If the trauma we have been through has been very great, it may be that we need the help of a specialist who mostly deals with this particular sort of problem.
At the other end of the spectrum you may recognise that you are suffering, but all you need is a friend to listen to you and to be there for you.
6. Leaning on God
Many people in a crisis find themselves praying, and to their surprise finding a sense of the presence of God there.
It may be that you've looked at the first three pages and rejected the thought of God. You've had negative thoughts about Him. May we make one of two comments that might help you in this respect:
6.1 God didn't send the crisis
The crisis may have been caused by our own foolishness (for which we feel guilty), but more probably by someone else's foolishness or unpleasantness (to put it gently and mildly), or simply because things happen and go wrong.
It wasn't God!
How do we know? Jesus Christ was the expression of God in the flesh. Wherever Jesus went he worked against pain, worked against evil and grieved over the pain people suffered. God is here to help, not condemn (see the Series “God's Love for You”)
6.2 Don't try to rationalise it
So often, as we go over the thing again and again in our minds we think, "What if…" or "If only I'd…." but your biggest question may be "Why me?"
There are often no answers to that one. We just happened to be in the wrong place at the wrong time. It wasn't anyone's fault, it just happened.
You can't undo the past but you can get help about how you think and feel about it now. We say again, by the example of Jesus Christ, God is there to help you, not condemn you. He's there to pick you up, not put you down.
6.3 God understands how you feel
God stepped into our human experience in the form of the human man, Jesus Christ, and went through what we go through. He suffered tiredness and exhaustion, pain and rejection.
The Cross at Calvary was unjustified and unwarranted. There Christ suffered the most excruciating physical and emotional pain. He knows how you feel, and He's for you.
6.4 Recognise Anger
You may feel angry with God or with another person. God isn't put off by your anger, but you do need to deal with it.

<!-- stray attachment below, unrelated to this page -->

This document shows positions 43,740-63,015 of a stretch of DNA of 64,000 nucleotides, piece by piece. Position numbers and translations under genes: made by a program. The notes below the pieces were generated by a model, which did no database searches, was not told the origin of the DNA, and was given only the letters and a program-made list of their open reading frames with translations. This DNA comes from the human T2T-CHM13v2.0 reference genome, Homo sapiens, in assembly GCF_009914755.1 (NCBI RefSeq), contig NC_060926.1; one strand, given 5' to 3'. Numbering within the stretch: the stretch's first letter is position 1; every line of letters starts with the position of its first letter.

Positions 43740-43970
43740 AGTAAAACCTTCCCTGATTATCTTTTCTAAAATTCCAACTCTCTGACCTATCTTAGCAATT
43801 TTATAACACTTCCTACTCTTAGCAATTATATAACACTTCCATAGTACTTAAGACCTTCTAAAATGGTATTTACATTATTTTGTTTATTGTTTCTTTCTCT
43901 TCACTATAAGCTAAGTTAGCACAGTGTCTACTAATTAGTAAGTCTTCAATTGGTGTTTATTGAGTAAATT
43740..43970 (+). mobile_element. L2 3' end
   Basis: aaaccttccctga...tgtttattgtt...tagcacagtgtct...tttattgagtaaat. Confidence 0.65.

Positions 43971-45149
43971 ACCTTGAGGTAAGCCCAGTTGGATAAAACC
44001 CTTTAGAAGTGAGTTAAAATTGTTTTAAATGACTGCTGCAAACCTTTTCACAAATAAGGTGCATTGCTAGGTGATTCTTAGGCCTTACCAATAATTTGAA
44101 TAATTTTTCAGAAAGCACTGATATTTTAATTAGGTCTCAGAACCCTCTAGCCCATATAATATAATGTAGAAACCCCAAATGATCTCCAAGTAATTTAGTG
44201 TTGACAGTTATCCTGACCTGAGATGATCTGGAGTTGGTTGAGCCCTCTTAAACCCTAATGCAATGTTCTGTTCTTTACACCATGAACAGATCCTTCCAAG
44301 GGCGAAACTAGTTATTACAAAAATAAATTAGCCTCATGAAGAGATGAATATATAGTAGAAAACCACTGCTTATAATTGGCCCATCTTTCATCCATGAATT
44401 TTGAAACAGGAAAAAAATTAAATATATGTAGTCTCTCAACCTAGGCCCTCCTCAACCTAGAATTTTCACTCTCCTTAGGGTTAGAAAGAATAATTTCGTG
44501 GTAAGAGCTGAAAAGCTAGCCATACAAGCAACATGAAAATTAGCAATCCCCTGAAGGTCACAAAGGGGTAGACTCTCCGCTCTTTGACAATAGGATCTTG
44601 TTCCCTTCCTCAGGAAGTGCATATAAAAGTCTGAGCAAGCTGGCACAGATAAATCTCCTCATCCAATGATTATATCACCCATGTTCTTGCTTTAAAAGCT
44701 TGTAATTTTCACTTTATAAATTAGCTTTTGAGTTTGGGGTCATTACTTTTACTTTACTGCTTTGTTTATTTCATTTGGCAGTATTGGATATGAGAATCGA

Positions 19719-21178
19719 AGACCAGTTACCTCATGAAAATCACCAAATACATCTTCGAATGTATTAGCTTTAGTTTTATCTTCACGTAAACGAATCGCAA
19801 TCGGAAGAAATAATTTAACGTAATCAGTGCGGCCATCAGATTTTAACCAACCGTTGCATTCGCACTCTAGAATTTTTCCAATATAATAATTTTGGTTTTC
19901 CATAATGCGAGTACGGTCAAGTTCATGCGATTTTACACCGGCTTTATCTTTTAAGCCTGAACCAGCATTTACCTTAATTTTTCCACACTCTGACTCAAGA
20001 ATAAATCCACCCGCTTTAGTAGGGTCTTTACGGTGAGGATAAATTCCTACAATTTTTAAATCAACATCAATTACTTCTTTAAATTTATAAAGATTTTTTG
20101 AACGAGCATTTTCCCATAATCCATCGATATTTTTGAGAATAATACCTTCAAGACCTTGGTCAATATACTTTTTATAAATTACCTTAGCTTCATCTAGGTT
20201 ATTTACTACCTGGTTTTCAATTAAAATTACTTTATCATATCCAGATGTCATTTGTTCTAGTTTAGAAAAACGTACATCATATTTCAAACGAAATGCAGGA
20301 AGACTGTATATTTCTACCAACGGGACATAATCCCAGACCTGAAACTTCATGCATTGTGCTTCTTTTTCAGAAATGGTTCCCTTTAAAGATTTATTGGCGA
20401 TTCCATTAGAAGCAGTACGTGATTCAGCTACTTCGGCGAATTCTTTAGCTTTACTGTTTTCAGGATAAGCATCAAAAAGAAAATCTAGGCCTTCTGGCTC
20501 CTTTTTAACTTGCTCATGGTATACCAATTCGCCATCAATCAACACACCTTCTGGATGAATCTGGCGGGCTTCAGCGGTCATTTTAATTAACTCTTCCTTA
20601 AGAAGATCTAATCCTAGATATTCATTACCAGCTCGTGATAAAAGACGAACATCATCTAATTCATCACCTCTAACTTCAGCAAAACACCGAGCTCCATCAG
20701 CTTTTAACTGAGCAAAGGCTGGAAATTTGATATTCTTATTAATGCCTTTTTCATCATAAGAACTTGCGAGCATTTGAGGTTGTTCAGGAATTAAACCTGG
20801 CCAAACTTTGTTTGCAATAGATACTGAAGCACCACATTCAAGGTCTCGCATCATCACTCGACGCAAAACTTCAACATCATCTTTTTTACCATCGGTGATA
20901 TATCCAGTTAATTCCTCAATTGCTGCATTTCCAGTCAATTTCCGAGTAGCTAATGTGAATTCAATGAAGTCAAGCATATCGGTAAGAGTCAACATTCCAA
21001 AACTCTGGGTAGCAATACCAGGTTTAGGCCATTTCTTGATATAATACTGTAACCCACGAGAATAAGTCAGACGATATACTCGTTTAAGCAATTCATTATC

Unresolved anger grows and grows and turns into bitterness, which in turn has a variety of negative workings in us.
You may say it is natural and right to feel angry, and it may be, but until it is resolved in a proper way we need help to deal with it, because until we do it will continue to harm us.
6.5 God loves us
In the midst of your pain you probably feel God is at the opposite end of the Universe - but He's not, He's there for you.
We can't rationalise this or explain it when we're in hurt, but He is there, as many others would testify to, from their experiences.
You could risk this - you could talk to Him and tell Him honestly what you feel - don't worry He already knows but you need to tell Him. You could ask for His help while you're at it - what can you lose?
7. In Conclusion
There are times when this world is nasty - and that is the understatement of the year! It may be people but it can be just things 'going wrong', whether it's our bodies getting sick, planes falling out of the sky or an excess of rain causing flooding.
While God allows such things, He isn't happy with them and, with our co-operation, is there working against them.
We can either struggle against them on our own, or we can go to Him for help, which may come directly from Him or indirectly through other people.
Evil exists because mankind chose to do without God, but God is still on our case and is there seeking to draw us back into a place where we can receive His love and His power again.
We're aware that a series of pages can hardly do justice to this enormous subject, but we hope that some of the things here may be of help to you. If you're still suffering, please don't put up with it any longer - go for help.